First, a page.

Trade Voice: Bila's Caroline Bell on why 2022 is the time for a renewed focus on wordings

Caroline Bell

Dr Caroline Bell, British Insurance Law Association committee member, and senior wordings counsel at Convex Insurance, reflects on the innovatory and future-proofing potential of policy wordings after a year that underscored that the words on the page – and not the insurers' intentions – are all-important.

A new year presents the opportunity to make any New Year’s resolutions. One such resolution for the insurance market could be a renewed focus on policy wordings.

Having clear and predictable wordings should be a given for the insurance industry, as they are at the core of its offering. Insurance is – after all – a promise that is recorded in a contract. Obviously, it is not a gratuitous promise: it comes with specific requirements and limits. The insurer’s commitment is to indemnify the insured for a loss it has suffered caused by a peril or fortuity, and all within the pre-agreed parameters. These parameters are key. For the insured, they scope the protection it will receive from the insurance. For the insurer, they drive its exposure, pricing and, ultimately, the financial viability of the business. Critically, these parameters are recorded in the contract of insurance.

Anyone who is involved in insurance knows that these contracts are not the most straightforward documents. This is because they are meant to define and set boundaries around a peril that may or may not happen in a way that is not always predictable. Also, these contracts may have to reckon with entirely new and sometimes unexpected perils. The Covid-19 pandemic is an obvious recent example. 

However, these complexities should not deter anyone from seeking to produce clear and effective policy wordings, and this is important for insurers and their clients. Time spent drafting these policies is time well spent. The past year, 2021, has indeed provided a number of examples of the importance of careful consideration of policy wordings.

The first such example was the Financial Conduct Authority test case, where some of the most senior lawyers and judges in the country argued for weeks about the meaning of specific words used in the policies. The Supreme Court was tasked with deciding whether a number of standardised business interruption clauses could, in principle, provide cover for Covid-related losses. Mostly, it found that they could.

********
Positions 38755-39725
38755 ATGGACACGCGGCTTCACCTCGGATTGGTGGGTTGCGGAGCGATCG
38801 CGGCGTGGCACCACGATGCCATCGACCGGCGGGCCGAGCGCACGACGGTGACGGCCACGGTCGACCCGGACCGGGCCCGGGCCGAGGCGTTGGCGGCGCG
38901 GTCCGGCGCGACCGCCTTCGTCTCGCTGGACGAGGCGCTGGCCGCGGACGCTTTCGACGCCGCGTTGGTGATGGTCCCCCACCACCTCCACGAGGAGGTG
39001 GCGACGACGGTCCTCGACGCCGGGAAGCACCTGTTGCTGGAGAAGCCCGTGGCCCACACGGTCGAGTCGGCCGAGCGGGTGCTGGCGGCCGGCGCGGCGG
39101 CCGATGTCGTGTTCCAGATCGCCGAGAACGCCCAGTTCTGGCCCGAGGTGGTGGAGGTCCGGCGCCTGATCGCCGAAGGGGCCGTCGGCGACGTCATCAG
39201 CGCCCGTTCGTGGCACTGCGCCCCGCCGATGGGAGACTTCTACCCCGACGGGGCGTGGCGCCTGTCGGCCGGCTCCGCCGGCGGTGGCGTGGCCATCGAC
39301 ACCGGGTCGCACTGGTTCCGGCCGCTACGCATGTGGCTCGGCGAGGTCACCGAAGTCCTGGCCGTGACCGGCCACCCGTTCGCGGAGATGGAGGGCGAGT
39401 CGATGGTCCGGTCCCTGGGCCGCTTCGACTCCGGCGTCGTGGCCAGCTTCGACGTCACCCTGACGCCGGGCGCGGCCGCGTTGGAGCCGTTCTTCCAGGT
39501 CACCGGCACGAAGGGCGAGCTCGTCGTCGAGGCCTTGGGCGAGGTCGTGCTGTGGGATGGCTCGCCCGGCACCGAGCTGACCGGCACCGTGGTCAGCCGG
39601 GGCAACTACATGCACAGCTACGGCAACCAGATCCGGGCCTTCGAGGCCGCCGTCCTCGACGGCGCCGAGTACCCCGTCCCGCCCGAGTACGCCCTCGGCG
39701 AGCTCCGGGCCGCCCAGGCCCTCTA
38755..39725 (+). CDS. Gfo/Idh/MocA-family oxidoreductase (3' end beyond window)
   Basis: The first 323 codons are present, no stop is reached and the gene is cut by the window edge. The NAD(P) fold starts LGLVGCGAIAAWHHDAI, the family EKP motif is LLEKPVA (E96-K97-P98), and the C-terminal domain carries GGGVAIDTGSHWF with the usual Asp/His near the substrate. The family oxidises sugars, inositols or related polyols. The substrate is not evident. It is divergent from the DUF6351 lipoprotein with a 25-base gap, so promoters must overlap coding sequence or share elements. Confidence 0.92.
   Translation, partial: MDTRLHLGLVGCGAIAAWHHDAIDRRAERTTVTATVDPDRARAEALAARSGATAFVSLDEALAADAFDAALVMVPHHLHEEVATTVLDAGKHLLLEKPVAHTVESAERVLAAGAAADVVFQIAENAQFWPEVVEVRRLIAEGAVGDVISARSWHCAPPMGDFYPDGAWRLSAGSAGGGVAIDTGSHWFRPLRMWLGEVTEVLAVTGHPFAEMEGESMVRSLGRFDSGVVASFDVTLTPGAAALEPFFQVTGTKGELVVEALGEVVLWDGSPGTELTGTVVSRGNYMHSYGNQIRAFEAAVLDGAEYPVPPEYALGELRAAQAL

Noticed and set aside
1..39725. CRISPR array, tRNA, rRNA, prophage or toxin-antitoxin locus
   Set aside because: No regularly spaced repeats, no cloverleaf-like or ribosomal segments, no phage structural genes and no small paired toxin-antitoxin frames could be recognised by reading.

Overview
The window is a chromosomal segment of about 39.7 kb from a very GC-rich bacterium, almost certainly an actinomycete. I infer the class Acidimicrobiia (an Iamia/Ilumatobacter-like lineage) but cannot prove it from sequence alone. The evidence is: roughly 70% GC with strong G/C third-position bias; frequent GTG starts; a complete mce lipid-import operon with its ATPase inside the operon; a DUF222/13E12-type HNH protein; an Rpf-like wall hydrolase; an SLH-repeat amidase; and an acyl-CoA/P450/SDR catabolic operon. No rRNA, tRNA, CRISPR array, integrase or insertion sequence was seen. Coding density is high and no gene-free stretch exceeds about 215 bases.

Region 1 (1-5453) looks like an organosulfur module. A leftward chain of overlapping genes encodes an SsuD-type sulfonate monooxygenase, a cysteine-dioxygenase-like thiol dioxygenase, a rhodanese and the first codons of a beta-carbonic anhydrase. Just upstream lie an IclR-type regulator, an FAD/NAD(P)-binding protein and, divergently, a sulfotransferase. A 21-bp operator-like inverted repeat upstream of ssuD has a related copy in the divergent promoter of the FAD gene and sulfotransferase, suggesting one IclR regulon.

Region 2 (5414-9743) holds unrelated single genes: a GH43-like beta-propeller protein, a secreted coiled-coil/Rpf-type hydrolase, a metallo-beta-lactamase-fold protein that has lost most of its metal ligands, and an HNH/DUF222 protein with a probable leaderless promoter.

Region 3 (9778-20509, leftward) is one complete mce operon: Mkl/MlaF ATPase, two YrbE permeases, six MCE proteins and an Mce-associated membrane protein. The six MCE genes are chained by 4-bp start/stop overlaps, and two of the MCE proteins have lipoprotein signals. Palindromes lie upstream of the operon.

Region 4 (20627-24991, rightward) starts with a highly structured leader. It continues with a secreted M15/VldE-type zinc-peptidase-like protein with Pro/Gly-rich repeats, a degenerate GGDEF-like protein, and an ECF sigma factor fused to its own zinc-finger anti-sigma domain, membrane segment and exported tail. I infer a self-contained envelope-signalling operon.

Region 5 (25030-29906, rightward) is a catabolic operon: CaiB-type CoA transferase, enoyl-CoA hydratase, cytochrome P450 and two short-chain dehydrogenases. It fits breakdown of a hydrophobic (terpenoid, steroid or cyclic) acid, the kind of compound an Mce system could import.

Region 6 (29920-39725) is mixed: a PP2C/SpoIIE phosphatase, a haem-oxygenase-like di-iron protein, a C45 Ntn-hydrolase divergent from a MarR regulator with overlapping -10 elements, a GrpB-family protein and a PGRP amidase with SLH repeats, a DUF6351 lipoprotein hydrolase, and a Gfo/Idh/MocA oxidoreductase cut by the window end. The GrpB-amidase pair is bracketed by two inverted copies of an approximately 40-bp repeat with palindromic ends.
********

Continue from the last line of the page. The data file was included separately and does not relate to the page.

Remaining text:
ABN Amro v Royal & Sun Alliance and others provided another example in an entirely different context. In this case, a short paragraph added to the wording had the effect of turning a marine cargo policy into trade credit insurance. The Court of Appeal confirmed the primacy of the language when interpreting insurance contracts; the parties’ intentions or expectations were irrelevant. When it comes to coverage, the words on the page are what matters.

When it comes to coverage, the words on the page are what matters.

The London insurance market has a long history of adapting its wordings to new perils, threats and challenges. Cyber is a case in point. When the Prudential Regulation Authority impressed upon the industry the need to identify, quantify and manage its exposure to cyber losses, the market turned to wordings. Lloyd’s syndicates were mandated to add clarity by using clauses that would either explicitly include or exclude cyber in non-cyber policy wordings, and this approach has since been adopted by the London market.

There is no doubt that the industry will be facing countless new challenges in 2022. These could include volatile weather patterns due to climate change, increasing environmental, social and governance exposures, political instability, inflationary pressures, and so on. One way to prepare is for the market to renew its focus on policy wordings. This is not only a sensible approach, but one that provides opportunities. When risks are shifting, wordings can be an effective tool to future-proof exposures, and they can also be used to introduce innovation to face new challenges head-on.

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